“Silkpunk” is a shorthand to describe the technology aesthetic I wanted for the Dandelion Dynasty series as well as the literary approach I used in composing the books. Here’s the tweet-sized sound bite: “War & Peace with silk-and-bamboo airships; Iliad with living books and sentient narwhals; Romance of the Three Kingdoms with u-boats.”

If you want to hear more, let me start with what The Grace of Kings is about: It’s the story of two unlikely friends, a bandit and a duke, who grow to be as close as brothers during the fight to overthrow an evil empire, only to find themselves on opposing sides of a struggle for the definition of a just society once the rebellion succeeds.

When I describe the novel as a “silkpunk epic fantasy,” I mean that I’m writing with and against the tradition of epic fantasy—as begun by Tolkien—by infusing it with an East-Asia-inspired aesthetic that embraces, extends, and challenges fantasy/historical tropes that are assumed to have medieval European or classical East Asian origins. Epics are foundational narratives for cultures, and I wanted to write a modern foundational narrative that draws as much on Chinese epic traditions like Romance of the Three Kingdoms as on Western traditions like Beowulf and the Aeneid.

The tale I tell is a loose re-imagining of the historical legends surrounding the rise of the Han Dynasty in a secondary world archipelago setting. This is a world of politics and intrigue, of love purified and corrupted, of rebelling against tyranny and seeing one’s ideals compromised, of friendships forged and sundered by the demands of war and statecraft. There are vain and jealous gods, bamboo airships and biomechanics-inspired submarines, battle kites that evoke the honor and glory of another age, fantastical creatures of the deep, and magical tomes that tell the future written in our hearts.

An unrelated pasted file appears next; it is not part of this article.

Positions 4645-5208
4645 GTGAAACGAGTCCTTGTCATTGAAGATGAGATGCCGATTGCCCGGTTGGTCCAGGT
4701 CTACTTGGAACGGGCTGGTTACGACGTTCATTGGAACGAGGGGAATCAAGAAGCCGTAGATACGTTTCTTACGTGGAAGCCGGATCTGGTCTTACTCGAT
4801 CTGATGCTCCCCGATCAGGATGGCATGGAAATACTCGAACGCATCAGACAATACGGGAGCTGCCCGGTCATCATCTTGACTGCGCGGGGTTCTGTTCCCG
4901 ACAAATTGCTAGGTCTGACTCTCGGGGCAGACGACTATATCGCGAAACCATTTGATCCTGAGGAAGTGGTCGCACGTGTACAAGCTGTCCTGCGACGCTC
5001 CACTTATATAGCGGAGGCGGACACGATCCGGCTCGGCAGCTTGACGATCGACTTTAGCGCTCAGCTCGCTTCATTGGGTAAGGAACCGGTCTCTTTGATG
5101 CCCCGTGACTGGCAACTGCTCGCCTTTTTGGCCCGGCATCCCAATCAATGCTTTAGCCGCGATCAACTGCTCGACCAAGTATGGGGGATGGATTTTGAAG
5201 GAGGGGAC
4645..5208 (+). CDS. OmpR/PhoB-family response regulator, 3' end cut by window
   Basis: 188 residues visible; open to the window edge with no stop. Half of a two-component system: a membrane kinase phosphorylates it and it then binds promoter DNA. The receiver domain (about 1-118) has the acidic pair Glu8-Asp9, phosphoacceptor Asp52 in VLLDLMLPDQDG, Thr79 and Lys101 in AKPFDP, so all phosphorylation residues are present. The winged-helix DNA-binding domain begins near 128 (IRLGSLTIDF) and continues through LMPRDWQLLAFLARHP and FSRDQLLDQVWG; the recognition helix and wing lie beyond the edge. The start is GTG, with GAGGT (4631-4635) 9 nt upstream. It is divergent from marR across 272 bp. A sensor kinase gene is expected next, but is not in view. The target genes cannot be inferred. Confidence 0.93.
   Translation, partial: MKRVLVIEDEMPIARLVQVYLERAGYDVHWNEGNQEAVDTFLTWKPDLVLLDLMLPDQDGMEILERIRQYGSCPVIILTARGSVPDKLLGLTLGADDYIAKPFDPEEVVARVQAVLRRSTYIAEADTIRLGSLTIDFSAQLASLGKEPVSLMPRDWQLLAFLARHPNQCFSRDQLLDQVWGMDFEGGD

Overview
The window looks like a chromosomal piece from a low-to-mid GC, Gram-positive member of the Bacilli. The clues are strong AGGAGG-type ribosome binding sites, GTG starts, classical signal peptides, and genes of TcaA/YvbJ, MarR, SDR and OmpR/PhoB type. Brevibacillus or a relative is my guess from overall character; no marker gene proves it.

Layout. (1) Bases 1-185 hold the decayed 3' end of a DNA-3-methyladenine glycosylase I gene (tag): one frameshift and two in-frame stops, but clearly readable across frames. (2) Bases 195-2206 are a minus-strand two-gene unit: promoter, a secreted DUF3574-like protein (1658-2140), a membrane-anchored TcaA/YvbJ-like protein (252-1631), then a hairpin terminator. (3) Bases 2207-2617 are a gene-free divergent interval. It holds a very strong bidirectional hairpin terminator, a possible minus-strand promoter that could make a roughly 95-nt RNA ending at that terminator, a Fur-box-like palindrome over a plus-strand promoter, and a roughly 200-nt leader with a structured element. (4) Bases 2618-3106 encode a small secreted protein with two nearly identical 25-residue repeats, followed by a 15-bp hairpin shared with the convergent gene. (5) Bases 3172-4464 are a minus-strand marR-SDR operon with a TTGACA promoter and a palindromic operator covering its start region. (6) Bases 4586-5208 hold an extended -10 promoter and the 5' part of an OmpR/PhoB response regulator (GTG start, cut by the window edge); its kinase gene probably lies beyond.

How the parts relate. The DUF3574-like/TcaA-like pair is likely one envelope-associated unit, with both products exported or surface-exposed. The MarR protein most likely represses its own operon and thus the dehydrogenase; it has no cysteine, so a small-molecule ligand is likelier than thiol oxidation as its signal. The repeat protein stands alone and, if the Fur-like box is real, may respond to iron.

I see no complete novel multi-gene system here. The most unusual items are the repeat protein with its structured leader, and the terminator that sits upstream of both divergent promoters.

In creating the silkpunk aesthetic, I’m also influenced by the ideas of W. Brian Arthur, who articulates a vision of technology as a language. The task of the engineer is much like that of a poet in that the engineer must creatively combine existing elements of technology to solve novel problems, thereby devising artifacts that are new expressions in the technical language.

In the silkpunk world of my novels, this view of technology is dominant. The vocabulary of the technology language relies on materials of historical importance to the people of East Asia and the Pacific islands: bamboo, shells, coral, paper, silk, feathers, sinew, etc. And the grammar of the language puts more emphasis on biomimetics–the airships regulate their lift by analogy with the swim bladders of fish, and the submarines move like whales through the water. The engineers are celebrated as great artists who transform the existing language and evolve it toward ever more beautiful forms. Indeed, even the fictional system of writing used in the novels embodies this view, for writing is one of our most treasured and important technologies.

In writing the Dandelion Dynasty, I devoted as much care to technology as to magic, as much attention to art and writing as to war. The text is consumed with the exercise of power while also imbued with the hope that society is capable of progress. I had such a blast writing it, and I think at least that authorial joy comes through.

Q: What do you like to read?

A: I have a particular soft spot for psychological thrillers, Regency romances, and chuanyue stories (these belong to a specialized genre of time-travel stories particularly popular in China; the closest Western analogue would be something like Mark Twain’s A Connecticut Yankee in King Arthur’s Court). I also enjoy literary fiction like Emma Donoghue’s Room and nonfiction like Bee Wilson’s Consider the Fork and Siddhartha Mukherjee’s The Gene: An Intimate History.

In terms of science fiction and fantasy, this is a particularly exciting time for readers. We have many, many works now that push genre boundaries and present exciting new voices. I’ve been particularly delighted by Zen Cho’s Sorcerer to the Crown, Kate Elliott’s Black Wolves, and Aliette de Bodard’s House of Shattered Wings.

Thanks for chatting with me!